David Bourget (Western Ontario)
David Chalmers (ANU, NYU)
Rafael De Clercq
Jack Alan Reynolds
Learn more about PhilPapers
Ethics and Information Technology 6 (1):55-63 (2004)
Technology has provided state and federal governments with huge collections of DNA samples and identifying profiles stored in databanks. That information can be used to solve crimes by matching samples from convicted felons to unsolved crimes, and has aided law enforcement in investigating and convicting suspects, and exonerating innocent felons, even after lengthy incarceration. Rights surrounding the provision of DNA samples, however, remain unclear in light of the constitutional guarantee against unreasonable searches and seizures and privacy concerns. The courts have just begun to consider this issue, and have provided little guidance. It is unclear whether the laws governing protected health information are applicable to the instant situation, and if so, the degree to which they apply. DNA databanks are not uniformly regulated, and it is possible that DNA samples contained in them may be used for purposes unintended by donors of the samples. As people live their lives, they leave bits of their DNA behind. They cannot be assured that these tiny specimens will not be taken or used against their will or without their knowledge for activities such as profiling to measure tendencies such as thrill-seeking, aggressiveness, or crimes with threatening behavior. Existing racial or ethnic discrimination and profiling may also encompass genetic discrimination and profiling, creating societal class distinctions. This article will explore the constitutionality of collecting genetic materials, the ethics of such activities, and balance the social good in solving crime and deterrence against the individual's security, liberty, and privacy.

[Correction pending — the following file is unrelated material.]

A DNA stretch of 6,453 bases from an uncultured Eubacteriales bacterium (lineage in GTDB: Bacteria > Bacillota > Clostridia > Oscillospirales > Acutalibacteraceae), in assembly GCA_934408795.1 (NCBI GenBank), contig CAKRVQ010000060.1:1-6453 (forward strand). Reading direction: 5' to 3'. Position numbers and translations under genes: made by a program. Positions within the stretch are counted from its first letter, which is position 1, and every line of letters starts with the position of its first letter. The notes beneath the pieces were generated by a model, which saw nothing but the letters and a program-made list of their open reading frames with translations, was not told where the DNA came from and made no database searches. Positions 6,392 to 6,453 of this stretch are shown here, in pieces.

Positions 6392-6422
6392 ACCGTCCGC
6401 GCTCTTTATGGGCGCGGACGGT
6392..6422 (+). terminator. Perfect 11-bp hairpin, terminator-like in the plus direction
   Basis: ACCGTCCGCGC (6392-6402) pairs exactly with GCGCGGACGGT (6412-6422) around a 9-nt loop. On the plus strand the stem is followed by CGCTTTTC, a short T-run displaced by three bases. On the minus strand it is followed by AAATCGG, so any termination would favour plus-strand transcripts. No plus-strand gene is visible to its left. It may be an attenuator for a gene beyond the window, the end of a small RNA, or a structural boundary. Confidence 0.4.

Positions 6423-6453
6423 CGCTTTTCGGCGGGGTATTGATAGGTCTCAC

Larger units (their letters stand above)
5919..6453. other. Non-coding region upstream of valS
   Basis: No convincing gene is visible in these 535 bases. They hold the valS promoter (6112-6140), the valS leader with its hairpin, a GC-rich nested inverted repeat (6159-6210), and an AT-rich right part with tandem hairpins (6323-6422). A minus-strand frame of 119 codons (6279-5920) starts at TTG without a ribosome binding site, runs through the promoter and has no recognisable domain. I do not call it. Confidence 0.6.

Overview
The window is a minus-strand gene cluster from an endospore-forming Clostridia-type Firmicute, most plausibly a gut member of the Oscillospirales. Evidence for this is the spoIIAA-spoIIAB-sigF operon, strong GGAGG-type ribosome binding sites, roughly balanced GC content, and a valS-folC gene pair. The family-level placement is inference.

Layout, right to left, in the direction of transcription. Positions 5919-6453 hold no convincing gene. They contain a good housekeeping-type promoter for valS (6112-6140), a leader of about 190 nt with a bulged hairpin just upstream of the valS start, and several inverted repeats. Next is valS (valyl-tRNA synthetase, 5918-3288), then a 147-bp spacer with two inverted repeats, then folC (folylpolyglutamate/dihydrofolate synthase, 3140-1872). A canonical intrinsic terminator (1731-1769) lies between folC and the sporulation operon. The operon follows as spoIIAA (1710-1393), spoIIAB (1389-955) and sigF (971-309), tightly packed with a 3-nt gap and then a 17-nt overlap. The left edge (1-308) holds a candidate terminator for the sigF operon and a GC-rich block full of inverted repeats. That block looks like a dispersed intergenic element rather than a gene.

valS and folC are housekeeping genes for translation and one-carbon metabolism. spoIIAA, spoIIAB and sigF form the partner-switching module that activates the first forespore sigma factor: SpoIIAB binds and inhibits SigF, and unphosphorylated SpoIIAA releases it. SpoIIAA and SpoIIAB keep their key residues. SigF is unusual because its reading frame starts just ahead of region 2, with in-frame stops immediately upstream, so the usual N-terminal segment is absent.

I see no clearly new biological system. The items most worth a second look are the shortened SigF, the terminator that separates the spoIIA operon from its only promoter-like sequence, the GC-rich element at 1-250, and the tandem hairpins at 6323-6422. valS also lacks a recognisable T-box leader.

|Keywords||DNA databanks privacy property unreasonable search and seizure|
|Categories||categorize this paper)|
|Through your library||Configure|
Similar books and articles
M. Levitt & F. Tomasini, Bar-Coded Children: An Exploration of Issues Around the Inclusion of Children on the England and Wales National DNA Database.
Ambroise Wonkam, Marcel Azabji Kenfack, Walinjom Ft Muna & Odile Ouwe‐Missi‐Oukem‐Boyer (2011). Ethics of Human Genetic Studies in Sub-Saharan Africa: The Case of Cameroon Through a Bibliometric Analysis. Developing World Bioethics 11 (3):120-127.
Amade M'charek (2008). Silent Witness, Articulate Collective: Dna Evidence and the Inference of Visible Traits. Bioethics 22 (9):519-528.
Patricia Roche (2010). The Property/Privacy Conundrum Over Human Tissue. HEC Forum 22 (3):197-209.
Jasper A. Bovenberg (2006). Property Rights in Blood, Genes and Data: Naturally Yours? Martinus Nijhoff Publishers.
M. Richards (2001). How Distinctive is Genetic Information? Studies in History and Philosophy of Science Part C 32 (4):663-687.
Rebecca Dresser (2011). Families and Forensic DNA Profiles. Hastings Center Report 41 (3):11-12.
Søren Holm (2001). The Privacy of Tutankhamen – Utilising the Genetic Information in Stored Tissue Samples. Theoretical Medicine and Bioethics 22 (5):437-449.
Added to index2009-01-28
Total downloads5 ( #175,930 of 1,004,681 )
Recent downloads (6 months)0
How can I increase my downloads?